Finding heaven on earth in serenity of Pahalgam
I was already ruing my impulsive decision. Commandos togged up like space travellers, airport personnel, anonymous and ominous in their billowing personal protection kits, black menacing cameras whirring down at us from every conceivable angle, reminiscent of a disapproving Big Brother, sniffer dogs that somehow managed to single out our innocent luggage, Srinagar airport eerily resembled the sets of a Korean zombie film.
It had taken a while to convince my daughter and a friend to visit Kashmir last week, but stepping out into the harsh sunlight, my heart was beating an uneven staccato as incidents of previous disruptions and terror attacks came to mind. The strange sight of rows of tables for rapid Covid-19 testing, the unfamiliar sing song dialect of the locals, the numerous paper checks and questions by gun-toting security further added to the feeling of unease and apprehension.
Wearing our masks and insisting the taxi driver don his despite protestations that “there is no Covid in our beautiful valley, madam”, we wove our way into that heaven on earth that is Pahalgam! As the gushing waters of the Lidder river came into view, we watched in awe and hushed silence, the splendour of the tall pine trees, perfectly positioned like sentries clad in various shades of green, the imposing Pir Panjal range standing like a fortress behind them, while an azure blue, spotless sky cast its shadow and gave colour to the rocks and whirlpools of the singing river as it continued on its tireless journey to join the mighty Jhelum. The many-hued slanting roofs of charming little cottages looked surprisingly akin to Swiss chalets, while the herd of sheep and goats skittishly running around completed the picture-perfect postcard like landscape.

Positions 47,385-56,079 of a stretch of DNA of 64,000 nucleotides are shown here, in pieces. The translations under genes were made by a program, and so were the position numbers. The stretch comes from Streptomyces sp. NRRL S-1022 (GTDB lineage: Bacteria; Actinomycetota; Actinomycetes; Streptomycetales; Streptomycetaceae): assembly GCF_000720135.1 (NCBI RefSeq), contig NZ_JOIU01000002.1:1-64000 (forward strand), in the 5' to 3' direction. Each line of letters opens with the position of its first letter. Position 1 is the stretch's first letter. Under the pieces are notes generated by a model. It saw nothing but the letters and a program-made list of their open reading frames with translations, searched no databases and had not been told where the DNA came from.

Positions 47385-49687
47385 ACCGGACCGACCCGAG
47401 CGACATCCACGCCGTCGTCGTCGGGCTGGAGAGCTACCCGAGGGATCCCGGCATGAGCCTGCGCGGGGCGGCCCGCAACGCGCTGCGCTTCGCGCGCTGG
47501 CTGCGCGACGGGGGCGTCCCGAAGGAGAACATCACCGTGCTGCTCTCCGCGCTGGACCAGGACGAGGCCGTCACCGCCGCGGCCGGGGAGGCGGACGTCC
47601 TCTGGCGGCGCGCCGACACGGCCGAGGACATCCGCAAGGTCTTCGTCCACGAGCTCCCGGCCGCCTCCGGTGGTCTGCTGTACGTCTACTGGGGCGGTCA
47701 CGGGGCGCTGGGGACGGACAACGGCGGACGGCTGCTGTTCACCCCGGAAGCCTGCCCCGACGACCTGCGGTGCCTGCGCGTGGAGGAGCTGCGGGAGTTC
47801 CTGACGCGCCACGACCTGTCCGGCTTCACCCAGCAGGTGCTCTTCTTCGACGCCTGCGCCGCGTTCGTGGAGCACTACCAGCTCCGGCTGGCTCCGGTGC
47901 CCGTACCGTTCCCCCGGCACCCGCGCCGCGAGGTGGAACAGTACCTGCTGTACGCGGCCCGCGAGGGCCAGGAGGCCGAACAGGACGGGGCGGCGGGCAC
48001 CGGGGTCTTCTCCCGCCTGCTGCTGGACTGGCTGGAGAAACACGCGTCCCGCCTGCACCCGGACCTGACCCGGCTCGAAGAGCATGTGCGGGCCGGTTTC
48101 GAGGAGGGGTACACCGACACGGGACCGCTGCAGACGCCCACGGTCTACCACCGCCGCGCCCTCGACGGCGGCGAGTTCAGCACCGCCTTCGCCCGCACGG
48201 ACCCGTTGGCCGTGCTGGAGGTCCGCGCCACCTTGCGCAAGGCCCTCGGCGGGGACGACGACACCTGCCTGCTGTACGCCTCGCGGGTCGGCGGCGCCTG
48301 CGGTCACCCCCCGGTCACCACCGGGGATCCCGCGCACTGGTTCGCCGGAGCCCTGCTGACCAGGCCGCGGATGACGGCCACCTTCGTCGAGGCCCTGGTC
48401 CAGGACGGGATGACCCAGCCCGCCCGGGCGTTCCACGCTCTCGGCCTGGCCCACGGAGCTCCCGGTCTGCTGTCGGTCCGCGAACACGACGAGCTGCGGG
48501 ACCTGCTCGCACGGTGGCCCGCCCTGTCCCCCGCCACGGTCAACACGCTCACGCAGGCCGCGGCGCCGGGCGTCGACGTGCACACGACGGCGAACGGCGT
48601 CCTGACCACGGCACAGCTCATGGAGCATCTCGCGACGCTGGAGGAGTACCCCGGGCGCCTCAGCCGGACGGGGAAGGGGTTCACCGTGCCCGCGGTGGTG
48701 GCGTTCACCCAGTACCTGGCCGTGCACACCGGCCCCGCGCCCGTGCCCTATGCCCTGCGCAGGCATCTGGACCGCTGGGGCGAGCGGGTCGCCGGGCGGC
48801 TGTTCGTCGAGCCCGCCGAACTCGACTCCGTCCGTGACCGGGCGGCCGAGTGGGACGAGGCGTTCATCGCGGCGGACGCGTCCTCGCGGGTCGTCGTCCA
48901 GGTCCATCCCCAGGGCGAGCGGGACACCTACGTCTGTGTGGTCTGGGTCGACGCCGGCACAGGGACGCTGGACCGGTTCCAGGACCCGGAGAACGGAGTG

The township of Pampore came into view and though it wasn’t the season for saffron, I could visualise the infinite fields of the Crocus Sativa flower, blooming in all their glory, their vivid gold competing with the sun, waving their magical powdered anthers and dispersing the scent of saffron in the cold, pure air.
Soft-spoken with a shy demeanour, the Kashmiri people win your hearts with their hospitality and warmth. I wondered aloud as to why we didn’t see more women in public places and was told quite frankly and unapologetically that their women folk usually stay at home. Sampling Wazwan in a typical village home, we relished the astounding variety of lamb and chicken dishes, finger-licking fermented breads and of course, the mandatory and delicious finale to every meal, Kahwa, the aromatic Kashmiri tea.
The locals were delighted with the influx of tourists but reticent on their personal views regarding the Government of India’s policies on the status of their state. Our garrulous cook opened up a little to proffer that politics were best left to the big leaders in Delhi and all that the general populace desired were conditions conducive to a peaceful and harmonious existence where they could earn an honest living, educate their children and envision a secure future for them.
Is that too much to ask, I wonder? As for my fear and hesitation, it vanished at the sight of this most serene and exquisite place, touched by the very Hand of God, where surely nothing bad can ever happen. email@example.com
The writer is a Jalandhar-based freelance contributor . Views expressed are personal.